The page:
Sakurai discusses the importance of character balance in Super Smash Bros.

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Within this week’s Famitsu, Super Smash Bros. series creator Masahiro Sakurai has discussed the importance of balancing the characters within the incoming Wii U and 3DS iterations.

“Now that Sunday’s day off is past, I’m currently working on the character adjustment for Super Smash Bros. for Nintendo 3DS and Wii U,” Sakurai explains.

“At the moment, Bowser is very strong. He’s really strong. Fans of Smash Bros. probably never saw him as too much of a strong character, but this time, his ability to knock others out is very strong!”

Bowser’s strength apparently sees him able to send his opponents flying through the air, especially on the receiving end of his Smash, special or air attacks. Sakurai feels that this feels great to perform, and that feeling has been the core of developing the game. Although it is important that players don’t come to believe that certain characters are overpowered, which has seen Sakurai and the development team spend a lot of time adjusting these stronger attacks.

“Doing things like simply ‘lowering the performance’ can make games lose its fun,” he continues. “Additionally, making a strong attack weaker can take away from the ‘good feeling.’ By making adjustments that get rid of all advantages and disadvantages, it can turn a game into a mediocre one without any challenge.”

This is something that he has discovered playing other games, comparing it to the depth necessary when crafting an RPG. Whilst there is much to take into consideration, simply choosing to make enemies either stronger or weaker doesn’t address any underlying problems. Not that he can address everything, saying how it is difficult to balance everything when the game varies between four-player free-for-all matches to one-on-ones.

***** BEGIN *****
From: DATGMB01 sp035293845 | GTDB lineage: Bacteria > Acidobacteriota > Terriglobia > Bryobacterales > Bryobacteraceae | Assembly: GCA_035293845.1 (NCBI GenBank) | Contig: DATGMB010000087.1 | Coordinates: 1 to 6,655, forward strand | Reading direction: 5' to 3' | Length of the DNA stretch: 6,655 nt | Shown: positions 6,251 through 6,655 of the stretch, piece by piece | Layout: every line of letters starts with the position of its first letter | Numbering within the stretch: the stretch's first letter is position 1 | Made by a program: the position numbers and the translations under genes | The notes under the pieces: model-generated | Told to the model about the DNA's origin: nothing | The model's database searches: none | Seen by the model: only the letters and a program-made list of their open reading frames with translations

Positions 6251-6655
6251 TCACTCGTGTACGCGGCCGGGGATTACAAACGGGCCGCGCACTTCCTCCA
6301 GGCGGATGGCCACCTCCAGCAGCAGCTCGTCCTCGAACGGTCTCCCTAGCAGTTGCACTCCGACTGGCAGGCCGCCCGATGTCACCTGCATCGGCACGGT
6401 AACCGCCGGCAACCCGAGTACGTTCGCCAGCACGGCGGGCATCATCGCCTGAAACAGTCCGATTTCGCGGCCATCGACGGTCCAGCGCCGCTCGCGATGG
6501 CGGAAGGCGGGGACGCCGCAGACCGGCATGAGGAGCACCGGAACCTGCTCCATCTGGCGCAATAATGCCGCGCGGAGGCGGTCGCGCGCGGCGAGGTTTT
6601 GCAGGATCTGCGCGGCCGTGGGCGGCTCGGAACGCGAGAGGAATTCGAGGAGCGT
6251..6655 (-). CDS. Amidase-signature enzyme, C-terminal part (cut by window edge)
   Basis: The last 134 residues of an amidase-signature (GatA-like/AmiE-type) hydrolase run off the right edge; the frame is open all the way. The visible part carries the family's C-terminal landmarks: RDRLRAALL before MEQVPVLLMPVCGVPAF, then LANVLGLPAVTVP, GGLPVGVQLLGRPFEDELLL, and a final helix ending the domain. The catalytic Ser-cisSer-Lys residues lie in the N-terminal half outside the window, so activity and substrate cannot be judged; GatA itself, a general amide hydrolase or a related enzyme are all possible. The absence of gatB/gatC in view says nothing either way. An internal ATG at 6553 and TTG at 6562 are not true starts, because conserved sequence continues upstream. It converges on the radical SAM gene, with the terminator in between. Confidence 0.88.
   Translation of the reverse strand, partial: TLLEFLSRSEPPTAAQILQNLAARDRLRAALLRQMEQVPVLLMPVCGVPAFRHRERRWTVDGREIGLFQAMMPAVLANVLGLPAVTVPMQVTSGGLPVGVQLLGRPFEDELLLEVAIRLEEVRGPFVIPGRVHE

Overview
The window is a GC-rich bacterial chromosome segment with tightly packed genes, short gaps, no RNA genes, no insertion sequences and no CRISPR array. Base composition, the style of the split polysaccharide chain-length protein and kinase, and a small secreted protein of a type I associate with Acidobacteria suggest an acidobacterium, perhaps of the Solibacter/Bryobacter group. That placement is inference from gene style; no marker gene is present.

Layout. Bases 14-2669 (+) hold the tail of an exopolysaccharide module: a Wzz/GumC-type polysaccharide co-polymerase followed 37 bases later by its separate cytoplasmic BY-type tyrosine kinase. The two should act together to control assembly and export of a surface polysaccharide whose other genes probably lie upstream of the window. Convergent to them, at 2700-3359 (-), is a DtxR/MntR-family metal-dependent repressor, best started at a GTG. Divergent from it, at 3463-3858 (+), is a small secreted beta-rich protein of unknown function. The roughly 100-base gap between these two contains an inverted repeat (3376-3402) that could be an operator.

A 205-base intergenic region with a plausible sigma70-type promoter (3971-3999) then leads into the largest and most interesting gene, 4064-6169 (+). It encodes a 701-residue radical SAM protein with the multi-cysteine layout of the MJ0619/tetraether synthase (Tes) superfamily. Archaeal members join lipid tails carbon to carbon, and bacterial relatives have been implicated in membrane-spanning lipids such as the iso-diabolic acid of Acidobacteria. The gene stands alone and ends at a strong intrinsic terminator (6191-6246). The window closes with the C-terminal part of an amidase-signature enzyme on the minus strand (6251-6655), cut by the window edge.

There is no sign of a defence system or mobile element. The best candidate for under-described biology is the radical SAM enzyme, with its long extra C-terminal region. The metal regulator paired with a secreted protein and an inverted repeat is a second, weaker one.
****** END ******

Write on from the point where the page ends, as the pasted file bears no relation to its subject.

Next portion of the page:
“Rather than directly weakening an attack’s advantageous parts, we’re putting effort into keeping them strong, while adding other weaknesses to them,” Sakurai discusses. “Like giving the attacks punishable openings, or weakening the character’s mobility or recovery rate. We’re making comprehensive adjustments to characters, even for parts that might seem completely irrelevant.

“The game balance of Super Smash Bros. Brawl started six years before its release, and it most likely goes back even further during its time of development, and it’s never been reformed even through the updates afterwards. We’re at a stage where we’d like to release the new title as soon as possible, and offer something more enjoyable than ever.”

[Thanks Siliconera]

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After starting out with a Yellow Game Boy and a copy of Donkey Kong Land, Alex once hid in his room to play The Legend of Zelda: Ocarina of Time one Christmas. Now he shares his thoughts on Nintendo Insider, keeping track of everything to do with Nintendo.

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